Castle Farm café


Words by Kate Auther
Photography by Neil White

Newly-acquired by husband and wife team Pravin and Leah Nayar, there are delicious things happening in this upcycled tractor shed in Midford, Bath 


As soon as you arrive at Castle Farm and breathe in the idyllic countryside views, you can feel your shoulders drop. An organic farm with 45 acres; it was the lure of the good life which caught the attention of Leah and Pravin Nayar, who took over the café and farm shop on Midford Road at the beginning of the summer. 

Inside, the minimalist whitewashed space has a lovely warm vibe and comes decked out with mismatched tables and chairs, local artwork, and twinkling fairy lights. The duo don’t like to put a label on their style of food, which is 90% veg-based, but you can expect everything from salads made with produce from the smallholding outside to sourdough pizzas and zingy Asian broths. The warm cinnamon buns and fragrant curries, both nods to Pravin’s Swedish-Malaysian heritage, come highly recommended. 

“We’re driven by what’s available on the farm,” explains Pravin, “so we try to be rustic, nourishing and cook the sort of things you really want to eat. It’s not fancy, but it is well made. So we might do gnocchi with potatoes from the farm, organic flour, local cheese and some herbs. It’s really very simple but all the building blocks are good.”

Pravin’s not your usual café owner either. Having cut his teeth in the kitchen at the family restaurant in Spain, he’s worked everywhere from high-end hotels to Michelin-starred restaurants before moving back to the UK in 2009 with his young family. Keen food fans might also remember him from his head chef days at The Beckford Arms in Tisbury or The Talbot Inn in Mells, where he worked until last year.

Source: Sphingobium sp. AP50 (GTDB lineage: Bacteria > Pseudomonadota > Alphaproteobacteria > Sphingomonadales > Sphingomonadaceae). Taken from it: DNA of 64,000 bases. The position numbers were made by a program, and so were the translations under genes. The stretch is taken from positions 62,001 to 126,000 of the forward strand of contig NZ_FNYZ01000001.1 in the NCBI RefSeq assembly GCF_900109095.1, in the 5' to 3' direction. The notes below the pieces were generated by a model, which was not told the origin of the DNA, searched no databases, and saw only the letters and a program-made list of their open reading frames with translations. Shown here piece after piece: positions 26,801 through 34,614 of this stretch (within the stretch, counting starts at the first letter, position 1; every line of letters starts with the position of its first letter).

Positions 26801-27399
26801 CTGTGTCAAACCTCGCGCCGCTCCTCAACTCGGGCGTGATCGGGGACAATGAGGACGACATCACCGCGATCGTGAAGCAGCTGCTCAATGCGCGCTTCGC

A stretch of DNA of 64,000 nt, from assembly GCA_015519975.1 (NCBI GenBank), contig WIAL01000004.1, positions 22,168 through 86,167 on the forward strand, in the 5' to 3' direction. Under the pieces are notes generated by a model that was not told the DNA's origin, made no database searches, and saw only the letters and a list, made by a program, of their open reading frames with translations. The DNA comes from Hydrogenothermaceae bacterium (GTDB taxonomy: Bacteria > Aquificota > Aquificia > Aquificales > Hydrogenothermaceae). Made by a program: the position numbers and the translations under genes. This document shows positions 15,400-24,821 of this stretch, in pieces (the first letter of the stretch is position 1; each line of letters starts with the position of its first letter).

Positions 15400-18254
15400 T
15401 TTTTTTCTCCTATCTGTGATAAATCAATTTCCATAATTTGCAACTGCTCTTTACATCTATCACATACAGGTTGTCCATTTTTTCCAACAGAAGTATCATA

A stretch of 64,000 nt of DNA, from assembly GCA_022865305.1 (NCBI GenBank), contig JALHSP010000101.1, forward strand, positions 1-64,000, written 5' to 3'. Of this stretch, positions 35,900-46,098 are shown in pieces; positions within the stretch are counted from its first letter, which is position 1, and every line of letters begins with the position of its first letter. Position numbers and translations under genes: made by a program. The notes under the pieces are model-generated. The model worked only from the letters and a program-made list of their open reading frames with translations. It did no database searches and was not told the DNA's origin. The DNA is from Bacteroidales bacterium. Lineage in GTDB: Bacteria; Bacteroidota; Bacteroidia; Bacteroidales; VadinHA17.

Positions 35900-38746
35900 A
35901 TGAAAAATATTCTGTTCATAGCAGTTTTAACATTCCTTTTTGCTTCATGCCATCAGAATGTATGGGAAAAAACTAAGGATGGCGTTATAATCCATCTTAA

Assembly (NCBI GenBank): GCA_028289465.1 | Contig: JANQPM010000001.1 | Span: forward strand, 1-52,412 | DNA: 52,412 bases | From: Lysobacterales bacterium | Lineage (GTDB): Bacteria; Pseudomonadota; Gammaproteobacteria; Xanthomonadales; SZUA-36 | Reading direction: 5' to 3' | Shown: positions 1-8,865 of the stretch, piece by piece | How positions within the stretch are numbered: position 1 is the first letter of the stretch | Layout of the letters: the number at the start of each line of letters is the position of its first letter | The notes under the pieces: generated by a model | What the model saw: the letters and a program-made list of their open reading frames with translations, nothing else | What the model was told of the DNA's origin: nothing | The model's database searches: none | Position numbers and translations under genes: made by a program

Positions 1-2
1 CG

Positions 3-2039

“It’s really hard to find something that’s not conventional, doesn’t need huge investment or involve a lot of risk,” admits Pravin. “I love Bath, but as a small independent you have to have loads of money upfront to be able to make anything work. We cook on one little induction hob for now, but the plan is that it will organically grow,” he says. 

Their sell-out Saturday supper clubs are already a window to what they might offer in future, when they plan to open in the evenings more. And as winter sets in, there’s talk of swapping Friday night pizza for curry and Sunday brunch for a family-style lunch, with long-term plans for a small bakery, vineyard, bees to make mead, and even shepherd’s huts. This is one journey we’ll be following with close interest, sustained by pillowy cinnamon buns, punchy coffee and those incredible views.

Food + drinkKate Monument